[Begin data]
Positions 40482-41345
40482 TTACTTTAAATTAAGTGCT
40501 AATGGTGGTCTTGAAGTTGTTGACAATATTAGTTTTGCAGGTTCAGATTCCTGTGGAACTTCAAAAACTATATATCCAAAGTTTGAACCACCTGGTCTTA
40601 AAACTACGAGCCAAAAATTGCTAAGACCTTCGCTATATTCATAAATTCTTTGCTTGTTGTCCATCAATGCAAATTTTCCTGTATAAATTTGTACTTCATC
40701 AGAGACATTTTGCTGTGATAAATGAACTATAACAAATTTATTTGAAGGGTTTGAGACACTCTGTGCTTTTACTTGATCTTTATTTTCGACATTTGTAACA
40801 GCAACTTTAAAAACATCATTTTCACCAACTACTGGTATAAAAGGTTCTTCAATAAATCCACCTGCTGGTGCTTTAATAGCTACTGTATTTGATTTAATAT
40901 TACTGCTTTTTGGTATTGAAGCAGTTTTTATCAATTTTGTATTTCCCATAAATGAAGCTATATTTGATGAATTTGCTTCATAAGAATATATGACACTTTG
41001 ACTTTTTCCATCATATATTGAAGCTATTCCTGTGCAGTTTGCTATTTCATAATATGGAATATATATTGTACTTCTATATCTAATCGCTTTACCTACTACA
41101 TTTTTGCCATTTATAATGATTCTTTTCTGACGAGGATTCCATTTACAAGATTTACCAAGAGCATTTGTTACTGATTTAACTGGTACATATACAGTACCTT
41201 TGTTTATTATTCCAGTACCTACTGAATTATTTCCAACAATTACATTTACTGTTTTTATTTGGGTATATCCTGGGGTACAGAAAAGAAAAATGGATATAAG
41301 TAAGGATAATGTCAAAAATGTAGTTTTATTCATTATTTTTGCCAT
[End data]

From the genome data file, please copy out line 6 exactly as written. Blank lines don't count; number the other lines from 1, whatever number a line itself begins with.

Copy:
40801 GCAACTTTAAAAACATCATTTTCACCAACTACTGGTATAAAAGGTTCTTCAATAAATCCACCTGCTGGTGCTTTAATAGCTACTGTATTTGATTTAATAT